Ever since the meningitis outbreak associated with the products from the New England Compounding Center, the FDA and the States have been taking a closer look at this segment of the industry. So far, in 2013 alone, the FDA has issued 51 Safety Alerts for Human Medical Products, of which 17 (33%) related to sterile pharmacy compounded products and/or laboratories that tested those products for sterility and/or potency. In addition, FDA has taken 54 separate actions against compounding pharmacies in 2013 alone, with only 24 actions taken in the previous 5 years.
On August 20, 2013, FDA and the EMA (European Medicines Agency) published a document entitled, “EMA-FDA pilot program for parallel assessment of Quality-by-Design applications: Lessons learnt and Q&A resulting from the first parallel assessment.” The Q&A document provides information regarding agreements that were made between the agencies as a result of the first FDA-EMA parallel assessment that was conducted in a three year pilot program that began in March 2011.
Yesterday, the FDA released an update to its 2007 Questions and Answers document on Medical Foods. Interestingly, it is the new information in this document that has us scratching our heads about the implications of this revised draft document.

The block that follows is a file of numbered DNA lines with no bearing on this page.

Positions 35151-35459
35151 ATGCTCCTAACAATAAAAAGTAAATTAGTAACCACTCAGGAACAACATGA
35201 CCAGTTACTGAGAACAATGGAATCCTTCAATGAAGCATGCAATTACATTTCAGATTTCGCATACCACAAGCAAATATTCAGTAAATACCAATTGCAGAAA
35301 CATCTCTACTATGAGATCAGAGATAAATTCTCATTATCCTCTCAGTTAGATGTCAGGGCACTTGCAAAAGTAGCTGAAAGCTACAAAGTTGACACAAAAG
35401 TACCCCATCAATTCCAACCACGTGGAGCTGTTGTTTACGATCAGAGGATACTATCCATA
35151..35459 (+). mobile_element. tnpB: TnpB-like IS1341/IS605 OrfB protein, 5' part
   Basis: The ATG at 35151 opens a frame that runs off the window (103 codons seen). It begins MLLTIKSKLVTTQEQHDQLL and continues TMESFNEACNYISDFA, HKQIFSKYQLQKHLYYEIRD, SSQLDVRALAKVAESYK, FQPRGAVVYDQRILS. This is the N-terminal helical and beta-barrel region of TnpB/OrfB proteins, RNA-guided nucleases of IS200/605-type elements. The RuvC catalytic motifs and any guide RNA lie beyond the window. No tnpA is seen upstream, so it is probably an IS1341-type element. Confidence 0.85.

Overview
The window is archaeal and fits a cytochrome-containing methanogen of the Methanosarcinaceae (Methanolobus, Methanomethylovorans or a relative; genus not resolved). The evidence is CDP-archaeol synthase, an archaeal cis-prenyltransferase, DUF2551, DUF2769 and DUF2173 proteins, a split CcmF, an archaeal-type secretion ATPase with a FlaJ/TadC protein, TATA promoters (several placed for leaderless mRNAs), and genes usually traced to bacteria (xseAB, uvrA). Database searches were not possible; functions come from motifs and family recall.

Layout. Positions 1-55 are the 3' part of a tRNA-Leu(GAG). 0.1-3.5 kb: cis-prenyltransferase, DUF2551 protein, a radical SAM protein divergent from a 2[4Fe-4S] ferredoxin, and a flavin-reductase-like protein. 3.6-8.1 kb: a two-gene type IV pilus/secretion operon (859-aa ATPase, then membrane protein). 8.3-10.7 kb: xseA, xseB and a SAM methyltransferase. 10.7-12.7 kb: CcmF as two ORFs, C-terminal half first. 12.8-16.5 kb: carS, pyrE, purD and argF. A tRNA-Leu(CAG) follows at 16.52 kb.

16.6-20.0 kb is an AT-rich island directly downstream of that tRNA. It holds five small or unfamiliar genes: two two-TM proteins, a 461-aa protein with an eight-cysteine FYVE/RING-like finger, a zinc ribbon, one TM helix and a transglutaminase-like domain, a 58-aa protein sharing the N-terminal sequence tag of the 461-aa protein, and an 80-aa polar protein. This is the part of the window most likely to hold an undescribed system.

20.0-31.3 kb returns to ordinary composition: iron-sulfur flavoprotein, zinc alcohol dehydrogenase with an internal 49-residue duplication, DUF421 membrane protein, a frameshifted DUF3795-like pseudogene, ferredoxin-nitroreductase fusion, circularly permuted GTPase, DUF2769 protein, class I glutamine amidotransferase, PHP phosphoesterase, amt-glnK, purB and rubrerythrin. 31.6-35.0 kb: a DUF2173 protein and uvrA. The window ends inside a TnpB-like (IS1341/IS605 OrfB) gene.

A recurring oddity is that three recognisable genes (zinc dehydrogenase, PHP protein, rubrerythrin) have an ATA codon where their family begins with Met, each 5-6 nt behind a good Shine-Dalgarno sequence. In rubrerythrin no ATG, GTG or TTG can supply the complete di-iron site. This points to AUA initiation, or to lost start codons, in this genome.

FDA published its final Guidance to Industry – Safety Labeling Changes – Implementation of Section 505(o)(4) of the FD&C Act on July 30, 2013. Section 505(o)(4) (enacted under the FDAAA in 2007) gave the FDA new authority to require NDA, BLA and ANDA applicants for which there is no corresponding NDA to make certain label changes if there is new information available relative to safety issues. That new safety information may impact or require a Boxed Warning, changes to the Contraindications, Adverse Event or Warnings sections of the labeling. It could also require a change to a REMS program or patient information sheet.
, what is a PLAIR? It stands for Pre-Launch Activities Importation Request. Over the last few years, the FDA had issued some informal directions in the form of an instructions sheet and a Question and Answers document. Today the contents of those documents have been incorporated into a Draft Guidance
At the urging of the FDA, the Department of Justice (DOJ) filed suit against Sage Pharmaceuticals of Louisiana for the marketing of unapproved new drugs. The action comes after numerous warnings and a 2000 injunction against the firm for marketing two unapproved drugs. Failure to recognize that the FDA really meant what it said landed the company and two of its officers in hot water.